Pendred “Penny” Noyce
Pendred (Penny) Noyce is a doctor, educator, and writer. She grew up in California, completed a degree in biochemistry at Harvard and a medical degree at Stanford, and did her residency in internal medicine in Minnesota. She then moved to the Boston area, where she practiced at a community health center for several years. In 1991, she helped establish the Noyce Foundation in honor of her father, Robert Noyce, co-inventor of the integrated circuit and co-founder of Intel. The foundation focuses on improving K-12 education, particularly in mathematics and science. From 1993-2002, Penny helped lead a statewide math and science improvement effort called PALMS in the state of Massachusetts. She gradually withdrew from medical practice to focus on her education work and on raising her five children. She has served on the boards of numerous non-profits, including most recently the Gulf of Maine Research Institute, the Rennie Center for Education Research and Policy, TERC, the Libra Foundation of Maine, the Concord Consortium, and the Consortium for Mathematics and Its Applications.
As her older children set off for college, Penny began writing for middle-grade children. Her first two novels for children, Lost in Lexicon: An Adventure in Words and Numbers, and The Ice Castle: An Adventure in Music are published by Scarletta Press. As well as chairing Tumblehome Learning’s board, Penny serves as the editorial lead for our Galactic Academy of Science series of science mysteries. Tumblehome Learning represents a convergence of Penny’s interests in science, education, and great writing for kids.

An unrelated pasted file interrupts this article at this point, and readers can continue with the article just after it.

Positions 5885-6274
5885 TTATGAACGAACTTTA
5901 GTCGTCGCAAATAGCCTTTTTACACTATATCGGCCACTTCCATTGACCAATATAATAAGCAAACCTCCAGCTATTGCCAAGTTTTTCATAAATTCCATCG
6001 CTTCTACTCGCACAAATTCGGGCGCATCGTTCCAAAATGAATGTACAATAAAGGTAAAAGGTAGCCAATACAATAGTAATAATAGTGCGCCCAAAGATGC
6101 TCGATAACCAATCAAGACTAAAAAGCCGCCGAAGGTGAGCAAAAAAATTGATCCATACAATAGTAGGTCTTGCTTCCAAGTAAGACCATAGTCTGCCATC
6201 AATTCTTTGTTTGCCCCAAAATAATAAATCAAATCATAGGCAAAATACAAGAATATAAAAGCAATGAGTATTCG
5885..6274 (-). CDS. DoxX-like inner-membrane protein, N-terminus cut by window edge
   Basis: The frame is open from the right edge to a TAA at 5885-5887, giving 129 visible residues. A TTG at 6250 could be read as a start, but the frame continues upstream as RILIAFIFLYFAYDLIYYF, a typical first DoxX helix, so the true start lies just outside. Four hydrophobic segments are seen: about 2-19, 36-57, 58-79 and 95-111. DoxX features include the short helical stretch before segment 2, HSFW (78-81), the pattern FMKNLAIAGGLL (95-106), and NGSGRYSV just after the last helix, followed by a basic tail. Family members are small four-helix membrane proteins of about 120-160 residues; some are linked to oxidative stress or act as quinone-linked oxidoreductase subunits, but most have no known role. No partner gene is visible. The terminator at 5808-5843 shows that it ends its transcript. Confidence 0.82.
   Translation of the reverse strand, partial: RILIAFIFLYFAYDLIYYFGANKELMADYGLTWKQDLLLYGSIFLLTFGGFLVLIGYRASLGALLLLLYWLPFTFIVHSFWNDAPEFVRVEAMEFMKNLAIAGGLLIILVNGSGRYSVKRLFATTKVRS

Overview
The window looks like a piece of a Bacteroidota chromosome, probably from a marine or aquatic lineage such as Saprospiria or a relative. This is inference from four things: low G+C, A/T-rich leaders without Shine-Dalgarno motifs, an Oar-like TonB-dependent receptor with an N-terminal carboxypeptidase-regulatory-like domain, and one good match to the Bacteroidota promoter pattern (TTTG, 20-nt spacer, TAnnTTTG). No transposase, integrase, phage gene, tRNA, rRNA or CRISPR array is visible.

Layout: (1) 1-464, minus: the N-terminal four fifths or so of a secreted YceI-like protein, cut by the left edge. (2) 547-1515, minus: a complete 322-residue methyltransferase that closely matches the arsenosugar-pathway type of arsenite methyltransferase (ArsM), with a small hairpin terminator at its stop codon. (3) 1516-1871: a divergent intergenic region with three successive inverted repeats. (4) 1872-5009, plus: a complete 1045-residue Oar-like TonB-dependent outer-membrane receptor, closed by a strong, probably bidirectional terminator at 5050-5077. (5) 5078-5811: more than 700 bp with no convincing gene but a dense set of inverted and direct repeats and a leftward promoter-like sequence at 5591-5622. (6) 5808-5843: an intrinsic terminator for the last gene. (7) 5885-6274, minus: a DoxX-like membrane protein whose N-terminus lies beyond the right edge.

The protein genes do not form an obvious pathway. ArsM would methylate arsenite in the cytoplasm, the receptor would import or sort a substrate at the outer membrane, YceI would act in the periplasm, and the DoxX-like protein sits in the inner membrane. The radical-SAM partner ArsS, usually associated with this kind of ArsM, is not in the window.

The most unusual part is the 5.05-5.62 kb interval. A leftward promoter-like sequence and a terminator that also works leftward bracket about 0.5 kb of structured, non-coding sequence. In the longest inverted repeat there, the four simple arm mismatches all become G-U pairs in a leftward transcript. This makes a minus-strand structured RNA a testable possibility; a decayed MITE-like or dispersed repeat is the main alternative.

Penny loves to travel, ski, ride horses, and explore islands.
Barnas Monteith is Chairman of the Massachusetts State Science & Engineering Fair, Inc. — the oldest dedicated inquiry based science education non-profit in MA, and one of the oldest in the U.S.. As a young student, Barnas was one of the most successful science fair participants in MSSEF history, with four 1st place MSSEF wins, four 1st place Regional wins, two International (ISEF) 1st place Grand Awards, awards at the European Youth Science Exchange, Nynex Science & Technology Awards, the Edison Award, the Naval Science Research Award, and a number of other scholarships and special first prize awards. His projects focused on the study of dinosaur and bird evolution using fossilized egghsell microstructures and biochemistry, utilizing computer models. Barnas spent nearly a decade doing paleontology expeditions throughout much of the major vertebrate fossil-bearing beds of North America. Throughout college and beyond, he did work at Harvard University’s Museum of Comparatize Zoology researching the Triassic vertebrates of Arizona, including possible Phytosaur nesting behaviors, and was one of the youngest researchers ever to present a Plenary lecture at the Society for Vertebrate Paleontology. Since that time, he has started several successful technology companies – most recently foraying into semiconductor R&D, specializing in the commercialization of synthetic diamond products, with a focus on IC planarization, as well as the renewable energy and high efficiency lighting markets.
Barnas has also won a Gordon & Betty Moore Foundation SPARK award for science inquiry, and in recent years has won various recognitions for his work to create STEM research collaborations between US and Chinese institutions, as well as various advisory appointments to schools, including the Beijing Academy of Science & Technology, and top university honors for his work on international collaboration from China’s National Academy of Science, and the Beijing Aoxiang Institute.